U.S. equity markets are expected to open relatively unchanged from Thursday as we await the release of some important inflation data, as well as other key U.S. economic metrics.
The inflation data clearly stands out today as, despite it coming a couple of weeks after the CPI numbers for the same month, it is the Federal Reserve’s preferred measure of inflation as comes as policy makers appear uncertain about the correct approach to interest rates. The central bank recently claimed that it still intends to raise rates one more time this year with support among policy makers for such a move actually increasing and yet, the tone coming from officials themselves suggests there’s a serious lack of conviction.
Concerns about inflation not progressing towards target are clearly increasing among some of the more dovish policy makers at the Fed and another weak reading today won’t help matters. Should we see some improvement, as is expected with the PCE price index seen rising to 1.5% from 1.4%, it may be just enough to get one more rate hike over the line in December, assuming of course that it doesn’t reverse course again over the next couple of months.
Personal income and spending figures will also be released alongside the inflation data, both of which are also important metrics as it offers some insight into possible future inflationary trends and economic performance. It’s no secret that the U.S. economy is driven by the consumer, so higher incomes and spending should make the Fed’s job that much easier. The University of Michigan Consumer Sentiment Survey should also provide some insight into this.
The pound has come under some pressure on Friday having previously been on a great run on the anticipation that the Bank of England will raise interest rates this year. Softer GDP data for the second quarter of 1.5%, down from previous estimates of 1.7%, triggered the slide in the pound, which was already looking a little vulnerable following recent moves. While the downside looks limited as long as the BoE follows through on rate hike plans, a sustained move above 1.36 against the dollar also looks a little far-fetched on the possibility of one hike and very gradual hikes thereafter.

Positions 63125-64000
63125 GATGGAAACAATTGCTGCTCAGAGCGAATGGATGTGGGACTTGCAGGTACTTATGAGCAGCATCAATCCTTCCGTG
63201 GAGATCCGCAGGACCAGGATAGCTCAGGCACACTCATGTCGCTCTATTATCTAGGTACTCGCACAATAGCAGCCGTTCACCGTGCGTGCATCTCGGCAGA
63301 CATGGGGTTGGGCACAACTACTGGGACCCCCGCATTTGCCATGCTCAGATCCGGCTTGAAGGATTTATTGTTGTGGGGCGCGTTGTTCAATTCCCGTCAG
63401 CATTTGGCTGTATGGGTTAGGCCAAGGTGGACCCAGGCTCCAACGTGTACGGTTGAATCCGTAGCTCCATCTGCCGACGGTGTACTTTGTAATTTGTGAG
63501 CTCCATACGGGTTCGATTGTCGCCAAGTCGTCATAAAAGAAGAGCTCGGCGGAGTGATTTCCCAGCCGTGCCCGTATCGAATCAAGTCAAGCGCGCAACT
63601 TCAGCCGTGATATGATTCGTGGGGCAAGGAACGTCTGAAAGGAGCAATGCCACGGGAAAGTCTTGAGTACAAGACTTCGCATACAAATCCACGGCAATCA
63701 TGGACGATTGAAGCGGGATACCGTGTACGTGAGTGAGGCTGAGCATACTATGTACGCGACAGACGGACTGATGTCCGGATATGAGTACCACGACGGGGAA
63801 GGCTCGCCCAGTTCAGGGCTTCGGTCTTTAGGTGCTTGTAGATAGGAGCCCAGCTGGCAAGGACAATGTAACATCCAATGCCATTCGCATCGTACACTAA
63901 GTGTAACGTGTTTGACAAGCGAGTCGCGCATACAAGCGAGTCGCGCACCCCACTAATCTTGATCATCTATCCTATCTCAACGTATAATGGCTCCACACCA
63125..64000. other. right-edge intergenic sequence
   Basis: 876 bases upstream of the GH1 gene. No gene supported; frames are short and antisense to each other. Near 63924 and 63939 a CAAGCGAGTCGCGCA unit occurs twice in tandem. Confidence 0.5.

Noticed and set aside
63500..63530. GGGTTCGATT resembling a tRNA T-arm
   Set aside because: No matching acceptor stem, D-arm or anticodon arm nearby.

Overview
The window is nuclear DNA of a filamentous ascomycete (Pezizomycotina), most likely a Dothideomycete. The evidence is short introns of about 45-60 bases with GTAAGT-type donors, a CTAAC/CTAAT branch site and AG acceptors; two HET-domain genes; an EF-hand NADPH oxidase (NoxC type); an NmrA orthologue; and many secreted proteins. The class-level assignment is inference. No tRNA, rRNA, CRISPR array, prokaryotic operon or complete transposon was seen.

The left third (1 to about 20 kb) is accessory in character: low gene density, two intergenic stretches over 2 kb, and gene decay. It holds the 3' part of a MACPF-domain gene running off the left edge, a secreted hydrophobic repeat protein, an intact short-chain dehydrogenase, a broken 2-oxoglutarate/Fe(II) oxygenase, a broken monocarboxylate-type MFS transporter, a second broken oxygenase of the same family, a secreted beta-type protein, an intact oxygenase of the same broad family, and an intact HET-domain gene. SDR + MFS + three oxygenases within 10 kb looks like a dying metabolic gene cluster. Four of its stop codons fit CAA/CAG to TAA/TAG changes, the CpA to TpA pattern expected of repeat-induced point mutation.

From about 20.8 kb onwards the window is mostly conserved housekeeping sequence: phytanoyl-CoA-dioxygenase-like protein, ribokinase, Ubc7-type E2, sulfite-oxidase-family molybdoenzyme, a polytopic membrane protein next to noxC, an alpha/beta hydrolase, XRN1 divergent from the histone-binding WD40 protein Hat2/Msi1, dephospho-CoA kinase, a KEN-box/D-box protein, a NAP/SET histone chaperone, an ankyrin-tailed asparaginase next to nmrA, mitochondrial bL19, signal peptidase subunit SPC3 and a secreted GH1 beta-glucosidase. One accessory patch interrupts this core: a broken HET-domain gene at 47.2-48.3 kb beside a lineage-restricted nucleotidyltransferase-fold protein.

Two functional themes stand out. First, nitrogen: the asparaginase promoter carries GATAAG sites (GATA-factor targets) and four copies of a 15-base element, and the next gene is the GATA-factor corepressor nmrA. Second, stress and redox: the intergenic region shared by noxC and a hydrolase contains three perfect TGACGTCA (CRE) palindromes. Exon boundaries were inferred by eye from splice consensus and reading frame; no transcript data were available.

Interestingly, the IBEX is the only major European index trading in the red this morning as we head into a weekend in which Catalonia is planning an illegal independence referendum. While the outcome of the referendum, should it go ahead, is unlikely to change anything in the near-term, if at all, there is clearly a little caution about what the outcome will do to investor sentiment in the region and whether it could trigger a series of events that ultimately leads to it gaining independence. As it is, I don’t see much threat from this weekend’s referendum and there’s a good chance that efforts to stop it from Madrid will be successful.